Mary Kay Sweeney has midwestern roots; born in Motown and Catholic schooled in Detroit, Michigan.
Some people are lucky enough to know what they want to be early in life. That was true for Mary Kay. She wanted (and needed) to be of service. Right after high school she entered the Sisters of Mercy and became a teacher, striving to make learning relevant and fun for her students. For her last assignment, she taught social consciousness and creative writing at the high school from which she graduated.
A student in (and of) the sixties, Mary Kay became involved, like many of her contemporaries, in the civil rights and anti-war movements of the era. Not a stranger to protests and marches, she hit the streets with the best of them. Recognizing that public witnessing was an important social justice message, she and her sisters were also deeply committed to internal work as well, studying non-violence and systemic racism, attending seminars and study groups throughout her tenure as a Sister.
She earned her Master’s Degree in counseling from Loyola University Baltimore, after doing graduate work in psychology and religion at University of Detroit Mercy and St. Basil’s New School of Religion, where she studied with Dan and Phil Berrigan, Matthew Fox and Vine Deloria, among others. She worked on a Master’s in filmmaking at Wayne State University as well, completing a final film on women dieting (some things never change.)
Many of Mary Kay’s contemporaries were involved in the Women’s Ordination Conference, exhorting the Catholic Church to acknowledge women as equal ministers. While the Conference still exists, equality remains elusive. Mary Kay eventually came to the reluctant realization that women’s place in the Catholic Church was not going to change. As her own personal statement to that reality, she left the Church and, as a natural result of that declaration, left the Religious Order that was her home and her community.
The transition from a life of professed poverty was initially rocky. She became the only dishwasher in Baltimore with a Master’s Degree. On weekends and evenings she sold waterless cookware, giving in-home demonstrations on how to cook upside down pineapple cake on top of the stove. After a short stint with the Baltimore City School system in their home and hospital education program, she moved to California to be with family members who had moved west to escape the harsh Michigan winters.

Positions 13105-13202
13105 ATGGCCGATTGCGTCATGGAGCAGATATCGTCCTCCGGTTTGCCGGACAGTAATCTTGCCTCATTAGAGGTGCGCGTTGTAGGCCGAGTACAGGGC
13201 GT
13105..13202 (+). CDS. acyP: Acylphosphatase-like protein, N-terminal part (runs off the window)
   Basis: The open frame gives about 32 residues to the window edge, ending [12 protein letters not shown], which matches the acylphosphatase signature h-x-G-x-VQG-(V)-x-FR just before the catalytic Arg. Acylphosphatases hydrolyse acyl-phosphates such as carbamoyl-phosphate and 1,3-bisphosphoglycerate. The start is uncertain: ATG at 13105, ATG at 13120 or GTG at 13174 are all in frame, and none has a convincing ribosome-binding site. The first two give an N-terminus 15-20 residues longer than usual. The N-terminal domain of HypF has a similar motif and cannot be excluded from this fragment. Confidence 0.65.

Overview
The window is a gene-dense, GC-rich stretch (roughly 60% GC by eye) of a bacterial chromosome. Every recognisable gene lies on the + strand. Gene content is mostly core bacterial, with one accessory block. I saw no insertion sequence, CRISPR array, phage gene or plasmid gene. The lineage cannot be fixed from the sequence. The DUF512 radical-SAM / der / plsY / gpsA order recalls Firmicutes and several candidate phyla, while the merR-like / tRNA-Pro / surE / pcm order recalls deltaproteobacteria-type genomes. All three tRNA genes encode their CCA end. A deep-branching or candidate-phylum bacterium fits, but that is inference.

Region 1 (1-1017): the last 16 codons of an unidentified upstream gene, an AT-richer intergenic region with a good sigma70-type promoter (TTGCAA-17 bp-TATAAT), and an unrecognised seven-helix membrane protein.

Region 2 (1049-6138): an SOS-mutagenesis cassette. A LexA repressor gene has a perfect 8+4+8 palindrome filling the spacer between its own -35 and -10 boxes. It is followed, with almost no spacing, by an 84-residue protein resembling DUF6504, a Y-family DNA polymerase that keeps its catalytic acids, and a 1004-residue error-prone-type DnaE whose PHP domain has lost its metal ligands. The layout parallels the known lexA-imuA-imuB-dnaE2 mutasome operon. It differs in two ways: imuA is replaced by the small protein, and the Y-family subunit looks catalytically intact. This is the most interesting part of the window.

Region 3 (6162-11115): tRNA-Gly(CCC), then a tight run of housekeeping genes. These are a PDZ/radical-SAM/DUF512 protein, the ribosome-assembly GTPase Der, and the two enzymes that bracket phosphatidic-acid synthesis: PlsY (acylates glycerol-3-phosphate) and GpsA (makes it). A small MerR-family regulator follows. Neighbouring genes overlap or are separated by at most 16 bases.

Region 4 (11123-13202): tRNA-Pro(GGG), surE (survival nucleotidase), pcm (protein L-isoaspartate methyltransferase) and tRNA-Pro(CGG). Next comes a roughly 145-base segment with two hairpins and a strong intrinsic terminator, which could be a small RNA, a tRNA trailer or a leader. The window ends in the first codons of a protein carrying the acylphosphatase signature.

Out west, Mary Kay explored teaching and non-profit positions. She worked for the Center for Independent Learning, and when a position became available with a new start-up neighborhood non-profit, Canal Community Alliance, she applied for and was hired as one of the assistant directors. Her experience with starting community gardens and her degrees in education and counseling sealed the hiring deal. The organization officially opened its doors in April 1982 with ten community-based programs, based entirely on an extensive needs assessment of the neighborhood conducted by the San Francisco Foundation.
During her nine years at Canal Community Alliance, Mary Kay earned her doctorate in higher education and social change. Her dissertation, “The Politics of Compassion,” was based on food distribution in low income communities, proving that the ‘how’ of service was as important, if not more so, than the ‘what’ of service. She was instrumental in starting a social enterprise at CCA, meeting with Ben and Jerry to become the west coast distributor of their new product, Rainforest Crunch. She showcased the product at the annual Fancy Food Show in San Francisco and did tasting events at Macy’s and other venues to promote the delectable treat.